What was the most embarrassing thing that happened to you while you were there?

[See above.]

When I picture Calgary I picture like a very clean field with nice clean buildings around it. That's probably stupid. Tell me something TWISTED about it.

That's not far off. It's super clean and the city part is new and shiny and compact and then there is green stuff everywhere, for now. See?:

And also they have these nice things on the sidewalk grates so your heels don't get stuck in them:

But, okay, you want twisted? Everyone and everything in Calgary has a major guilt complex about the oil and natural gas industry. The money makes the city lovely and gives everyone jobs and houses — though those cost a ton — but it also just feels terrible to be a part of it, you know? Like to the Earth and humanity and whatever. So, for example, the Folk Festival accepts funds from these energy companies, but they do their best to make the festival super eco-friendly to offset it. There was no bottled water sold at the fest, just refilling stations. Some of the tents were solar-powered. There were trash and recycling and COMPOSTING bins. The neatest thing were the plates: you gave a $2 deposit for a real plate and then got your money back upon return.

So yeah, everyone was extra-proud of how eco-friendly and sustainable everything was and that was really nice. The closest I've seen here in the states is that "50 empty cups for a cup of beer" cleanup program they have at Lollapalooza. I'm not sure they still do that though because no one in the U.S. brags about that sort of thing for very long.

The best thing about Calgary is:

They have a huge Holt Renfrew and it is glorious.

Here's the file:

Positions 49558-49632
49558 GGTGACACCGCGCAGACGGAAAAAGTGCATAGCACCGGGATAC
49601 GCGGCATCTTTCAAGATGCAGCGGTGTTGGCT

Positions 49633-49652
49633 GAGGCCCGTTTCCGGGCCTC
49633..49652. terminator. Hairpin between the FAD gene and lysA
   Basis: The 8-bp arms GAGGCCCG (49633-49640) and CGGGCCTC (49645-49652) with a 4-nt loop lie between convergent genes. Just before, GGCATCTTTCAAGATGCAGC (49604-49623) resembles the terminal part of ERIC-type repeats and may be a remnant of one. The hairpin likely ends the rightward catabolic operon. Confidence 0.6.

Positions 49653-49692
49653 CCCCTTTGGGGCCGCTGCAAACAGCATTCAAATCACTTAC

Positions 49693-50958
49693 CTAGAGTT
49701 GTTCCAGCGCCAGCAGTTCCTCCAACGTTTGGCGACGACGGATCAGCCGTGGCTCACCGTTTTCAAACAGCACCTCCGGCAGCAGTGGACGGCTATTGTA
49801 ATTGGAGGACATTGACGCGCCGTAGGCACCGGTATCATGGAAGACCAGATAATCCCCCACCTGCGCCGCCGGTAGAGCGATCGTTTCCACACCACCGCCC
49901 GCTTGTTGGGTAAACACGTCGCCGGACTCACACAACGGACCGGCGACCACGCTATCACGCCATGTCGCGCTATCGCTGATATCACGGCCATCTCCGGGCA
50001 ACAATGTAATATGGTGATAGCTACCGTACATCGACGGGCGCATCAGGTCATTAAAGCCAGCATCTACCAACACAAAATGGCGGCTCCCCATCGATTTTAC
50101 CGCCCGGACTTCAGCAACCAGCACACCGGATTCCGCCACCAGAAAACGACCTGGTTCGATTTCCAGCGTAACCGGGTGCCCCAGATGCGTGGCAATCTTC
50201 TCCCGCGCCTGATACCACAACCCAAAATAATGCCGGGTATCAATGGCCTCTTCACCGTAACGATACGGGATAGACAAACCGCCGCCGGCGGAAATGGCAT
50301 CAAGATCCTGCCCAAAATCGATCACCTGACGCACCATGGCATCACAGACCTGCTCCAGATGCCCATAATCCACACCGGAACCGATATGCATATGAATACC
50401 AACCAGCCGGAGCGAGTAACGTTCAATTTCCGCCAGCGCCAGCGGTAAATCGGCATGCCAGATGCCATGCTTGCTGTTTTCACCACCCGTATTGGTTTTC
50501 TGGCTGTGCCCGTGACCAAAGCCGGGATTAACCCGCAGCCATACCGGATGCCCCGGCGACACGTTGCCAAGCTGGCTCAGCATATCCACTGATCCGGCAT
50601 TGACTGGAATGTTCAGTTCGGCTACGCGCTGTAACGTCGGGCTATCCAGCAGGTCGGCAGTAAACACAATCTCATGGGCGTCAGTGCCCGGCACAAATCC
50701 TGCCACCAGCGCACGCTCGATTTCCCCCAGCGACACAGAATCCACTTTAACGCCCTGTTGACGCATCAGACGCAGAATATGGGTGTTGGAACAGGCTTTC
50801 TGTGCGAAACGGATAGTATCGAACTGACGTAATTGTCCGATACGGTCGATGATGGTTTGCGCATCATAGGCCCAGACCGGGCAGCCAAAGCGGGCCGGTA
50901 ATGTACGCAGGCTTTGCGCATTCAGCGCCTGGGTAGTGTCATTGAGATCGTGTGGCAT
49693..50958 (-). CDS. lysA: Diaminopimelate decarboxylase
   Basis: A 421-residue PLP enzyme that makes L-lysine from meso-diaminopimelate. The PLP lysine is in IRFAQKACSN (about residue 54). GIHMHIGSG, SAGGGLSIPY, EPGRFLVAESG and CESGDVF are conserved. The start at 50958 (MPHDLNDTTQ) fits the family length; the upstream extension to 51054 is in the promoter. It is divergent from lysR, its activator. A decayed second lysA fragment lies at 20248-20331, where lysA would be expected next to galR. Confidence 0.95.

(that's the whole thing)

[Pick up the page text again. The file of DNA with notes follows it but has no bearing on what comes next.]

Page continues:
103 Comments / Post A Comment


I think that "standing only" thing is not a Canada-wide thing. I mean, I haven't been to a LOT of music fests, but none of the ones I have been to did not have that.
Also does their airport still suck?

Coal Tar Epoxy

@Megano! As someone who lives in Calgary, yes the airport sucks balls.

Cat named Virtute

@Megano! Is it maybe a folk fest thing? Winnipeg is the same.

Coal Tar Epoxy

@Cat named Virtute Probably! It makes sense, they restrict the height of chairs you can bring in so everyone can see so why not have a no standing rule as well. Edmonton folk fest has the same rule.

Cat named Virtute

@The Angels Have the Phonebox Yeah, and the height rules generally make sense, since folk fests attract a wider cross-section of the population that includes older folks and families with little kids who have more sitting down needs than your average able-bodied 16-40 crowd.


@The Angels Have the Phonebox I have been there a couple of times and both have been a horrible experience.
Maybe it's a folk fest thing? I haven't been to a folk fest, though my hometown's (Orillia) has a pretty big one and I don't think they have that?

mousie housie

@Megano! It's a Folk Festival thing. The main stage at Ottawa Folk Festival has one side for standees and one side for lawn chair folkers.


@mousie housie I thgouth I had been to that one but then I remembered it was Bluesfest (which is really, really horrible if you are claustrophobic and sensitive to the smell of cigarette smoke)


@Megano! I remember Lisa Loeb, at the first Lilith Fair in Calgary, commenting that it was so nice that everyone kept sitting so politely when she came on stage. I think it kind of perplexed her. Is it something that's a result of coming early to claim a spot and hanging out all day?


Busted! I know who you are and where you live!


@Megano! Hillside in Guelph does both that and the dish reclamation thing. It is also great.


@mousie housie The only folk fest I've ventured to is Newport (every year), but they have big sections for lawn chairs and roped off sections for standing. This was the first year I've seen the standers really take over, though.

Which honestly, I agree with. People get there early to set up their chairs and blankets and then disappear to leave them empty all day. I'm all for sharing space, but not so much for hogging it so your chair can get a nice view.


Rae Spoon, Shad, Shooglenifty & Mercedes Peon performed a Workshop at Calgary Folk Music Fest 2012@n


Eeek Jane, Rae Spoon is a trans man! Check your pronouns.


@Penny http://en.wikipedia.org/wiki/Rae_Spoon


@Penny ahh I just did the same thing but in email form!

Jane Marie

@Penny Checked, thank you so much!